In his memoir recounting the days he spent as Kim Jong Il’s personal chef in Pyongyang, Kenji Fujimoto calls Kim Jong Un, the third son of the North Korea dictator, the “Prince.” “When Jong Un shook hands with me,” Fujimoto writes, “he stared at me with a vicious look. I cannot forget the look in the Prince’s eyes: it’s as if he was thinking, ‘This guy is a despicable Japanese.'” Jong Un, Fujimoto also writes, is “a chip off the old block, a spitting image of his father in terms of face, body shape and personality.”
For all those reasons, presumably, Kim Jong Un, thought to be 26 years old now, has apparently been designated, by his father and the upper echelons of Pyongyang’s secretive Workers Party, as the one who will continue the dynastic regime in the North. He is indeed the Prince, destined to be the ruler of the country founded by his grandfather, Kim Il Sung.
Since last autumn, when Kim Jong Il suffered a stroke, the question of succession in North Korea has become paramount. Though Kim, according to intelligence reports, has resumed most of his duties, his own obvious frailty led even him, analysts believe, to begin preparing for the inevitable. Since becoming ill, as TIME revealed last month, Pyongyang has effectively been run by Kim Jong Il’s brother-in-law, Chang Sung Taek, who is married to the dictator’s younger sister, the sibling Kim is reportedly closest to.
Now, according to North Korea watchers in Seoul, Chang has effectively taken the youngest Kim under his wing, acting as a sort of regent to the Prince. “He is the bridge from Kim Jong Il to Kim Jong Un,” says Baek Seung Joo, who watches North Korea at the Korea Institute for Defense Analysis.
Little speaks more to what a freakishly closed society North Korea is than the scarcity of information about Jong Un, even among foreign intelligence agencies. Almost nothing was known about him until Fujimoto’s book was published in 2003. Fujimoto is also the source for the only known photograph of Jong Un to circulate outside the North, a snapshot the chef took when the boy was about 11. He is the son of Kim Jong Il’s third wife reportedly his favorite Ko Young Hee, a former dancer who died in 2004 from breast cancer. Ko was born in Japan but moved back to North Korea with her father in the 1960s.
In the 1990s Jong Un studied, as did one of his older brothers, at the International School of Berne, in Switzerland, using a pseudonym to hide his identity as a member of North Korea’s ruling family. But several North Korea watchers in Seoul dispute that, and believe Jong Un has never been outside North Korea. From 2002 to 2007 he attended the Kim Il Sung military academy in Pyongyang. He’s said to be about 5 ft. 9 in. tall, is overweight and may suffer from diabetes, according to South Korean press reports.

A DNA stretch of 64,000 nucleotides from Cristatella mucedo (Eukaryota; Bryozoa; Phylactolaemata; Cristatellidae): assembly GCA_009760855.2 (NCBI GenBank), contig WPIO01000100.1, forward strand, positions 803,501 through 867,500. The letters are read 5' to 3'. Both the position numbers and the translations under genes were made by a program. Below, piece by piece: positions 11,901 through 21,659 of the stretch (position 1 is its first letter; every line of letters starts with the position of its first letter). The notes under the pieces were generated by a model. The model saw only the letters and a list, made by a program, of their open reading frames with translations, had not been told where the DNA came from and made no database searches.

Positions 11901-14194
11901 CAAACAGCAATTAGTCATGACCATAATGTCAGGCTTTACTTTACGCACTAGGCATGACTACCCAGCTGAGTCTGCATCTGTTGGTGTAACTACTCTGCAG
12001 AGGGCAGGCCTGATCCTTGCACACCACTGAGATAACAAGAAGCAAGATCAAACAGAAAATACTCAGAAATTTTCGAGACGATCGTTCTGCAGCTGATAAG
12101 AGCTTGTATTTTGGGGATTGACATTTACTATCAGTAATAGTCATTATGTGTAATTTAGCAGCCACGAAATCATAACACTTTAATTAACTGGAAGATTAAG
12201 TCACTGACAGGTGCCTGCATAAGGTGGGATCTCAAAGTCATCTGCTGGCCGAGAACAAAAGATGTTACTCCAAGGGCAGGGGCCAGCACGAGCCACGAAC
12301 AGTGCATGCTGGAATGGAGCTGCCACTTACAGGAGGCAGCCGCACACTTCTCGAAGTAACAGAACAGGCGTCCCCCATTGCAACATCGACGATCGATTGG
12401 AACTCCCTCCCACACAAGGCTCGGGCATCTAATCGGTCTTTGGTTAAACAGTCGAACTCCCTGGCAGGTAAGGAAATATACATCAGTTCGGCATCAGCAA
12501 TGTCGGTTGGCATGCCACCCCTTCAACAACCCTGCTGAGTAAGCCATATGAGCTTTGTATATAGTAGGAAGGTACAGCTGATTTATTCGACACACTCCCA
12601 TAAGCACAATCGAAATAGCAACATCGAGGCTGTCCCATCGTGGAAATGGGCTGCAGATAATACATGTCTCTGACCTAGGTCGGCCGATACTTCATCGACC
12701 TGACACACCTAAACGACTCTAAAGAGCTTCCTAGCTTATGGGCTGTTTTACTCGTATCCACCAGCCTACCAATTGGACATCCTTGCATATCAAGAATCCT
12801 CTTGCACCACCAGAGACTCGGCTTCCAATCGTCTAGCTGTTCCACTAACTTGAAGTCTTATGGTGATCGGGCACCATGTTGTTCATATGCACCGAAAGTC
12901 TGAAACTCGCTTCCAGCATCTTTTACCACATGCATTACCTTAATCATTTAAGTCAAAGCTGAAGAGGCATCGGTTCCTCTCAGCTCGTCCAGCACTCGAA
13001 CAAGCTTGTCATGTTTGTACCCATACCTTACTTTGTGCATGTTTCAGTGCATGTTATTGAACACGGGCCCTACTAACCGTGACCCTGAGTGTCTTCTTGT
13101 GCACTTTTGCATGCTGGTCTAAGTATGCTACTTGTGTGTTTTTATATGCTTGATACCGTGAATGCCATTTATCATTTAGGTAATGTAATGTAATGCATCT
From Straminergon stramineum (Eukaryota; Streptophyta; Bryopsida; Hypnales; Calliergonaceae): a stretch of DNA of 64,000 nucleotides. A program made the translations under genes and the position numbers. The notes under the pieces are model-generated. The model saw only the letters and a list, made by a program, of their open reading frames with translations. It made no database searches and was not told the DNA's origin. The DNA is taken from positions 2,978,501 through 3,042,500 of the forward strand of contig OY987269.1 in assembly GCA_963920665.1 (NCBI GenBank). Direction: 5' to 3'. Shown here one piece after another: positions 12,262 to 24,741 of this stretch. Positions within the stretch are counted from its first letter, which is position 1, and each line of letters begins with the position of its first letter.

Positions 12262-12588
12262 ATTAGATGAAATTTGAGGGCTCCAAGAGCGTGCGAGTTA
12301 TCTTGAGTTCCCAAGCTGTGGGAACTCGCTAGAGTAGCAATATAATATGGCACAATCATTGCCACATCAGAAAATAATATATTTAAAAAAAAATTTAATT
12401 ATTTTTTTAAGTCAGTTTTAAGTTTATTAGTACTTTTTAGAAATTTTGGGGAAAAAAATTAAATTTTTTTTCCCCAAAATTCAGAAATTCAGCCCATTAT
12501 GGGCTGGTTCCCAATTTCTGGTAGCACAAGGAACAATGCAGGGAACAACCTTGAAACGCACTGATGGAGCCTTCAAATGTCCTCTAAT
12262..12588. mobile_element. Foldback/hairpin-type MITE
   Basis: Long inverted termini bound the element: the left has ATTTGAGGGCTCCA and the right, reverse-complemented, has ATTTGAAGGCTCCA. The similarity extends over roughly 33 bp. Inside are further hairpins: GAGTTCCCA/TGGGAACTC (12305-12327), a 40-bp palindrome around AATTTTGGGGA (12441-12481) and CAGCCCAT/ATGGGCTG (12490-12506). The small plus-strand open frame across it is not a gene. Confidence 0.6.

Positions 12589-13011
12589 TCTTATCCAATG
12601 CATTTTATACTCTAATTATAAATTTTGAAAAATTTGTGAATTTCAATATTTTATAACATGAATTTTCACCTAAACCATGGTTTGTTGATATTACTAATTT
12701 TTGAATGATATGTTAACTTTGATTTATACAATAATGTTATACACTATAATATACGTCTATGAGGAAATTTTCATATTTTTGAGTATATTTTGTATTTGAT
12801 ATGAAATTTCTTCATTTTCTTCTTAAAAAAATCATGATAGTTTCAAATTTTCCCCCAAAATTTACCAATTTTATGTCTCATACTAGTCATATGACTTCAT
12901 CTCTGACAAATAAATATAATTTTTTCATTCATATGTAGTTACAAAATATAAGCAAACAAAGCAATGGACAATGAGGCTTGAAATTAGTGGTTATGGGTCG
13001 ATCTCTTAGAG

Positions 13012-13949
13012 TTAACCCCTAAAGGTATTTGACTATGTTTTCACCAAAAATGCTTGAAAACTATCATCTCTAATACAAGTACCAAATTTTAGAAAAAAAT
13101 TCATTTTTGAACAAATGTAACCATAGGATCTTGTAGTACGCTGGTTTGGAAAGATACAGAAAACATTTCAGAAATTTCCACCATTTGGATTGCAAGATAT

Jong Un, according to Fujimoto’s book, is his father’s favorite in part because, more so than the two other male Kim offspring, he has a take-charge personality. Kim regards Jong Chul, Jong Un’s older brother, as being “girlish.” And their older half brother, Kim Jong Nam, appears to be a flake, having been detained and deported in Japan in 2001 after traveling on a phony passport and claiming he wanted to visit Disneyland. Jong Un, Fujimoto writes, is different. He and his brother Jong Chul enjoyed playing basketball but after the games, Jong Chul would just say goodbye to their friends and leave. Jong Un would then gather up his teammates and, like a coach, analyze the game they just played: “You should have passed the ball to this guy, you should have shot it then.” According to various, usually unsourced South Korean press reports since Fujimoto’s book came out, Jong Un is said to be “ambitious” and a “take-no-prisoners” type again, in contrast to his older brothers.
That he is also now North Korea’s Kim-in-waiting has become apparent in the past month, analysts believe. In late April, he was named to the country’s all-powerful National Defense Commission, a sign to North Korea analysts that he indeed is being groomed as his father’s successor. There has been widespread speculation that uncertainty about a possible transition in the North is part of the reason for Pyongyang’s recent, dramatic acts of defiance: a long-range rocket launch in early April, and last week’s underground nuclear test and multiple missile launches. North Korea’s politically powerful military is thought to have no interest in ever bargaining away the country’s nuclear deterrent the ultimate guarantee of the regime’s security and Jong Un’s new posting on the Defense Commission may be a way for him to be educated on this issue, one East Asian intelligence analyst says.
The analyst adds that “that’s just speculation, of course.” As is pretty much everything when it comes to Kim Jong Il’s favorite son, the “chip off the old block” apparently destined to pay the price of inheritance if he becomes leader of one of the world’s most impoverished, insular and repressive regimes. With reporting by Stephen Kim/Seoul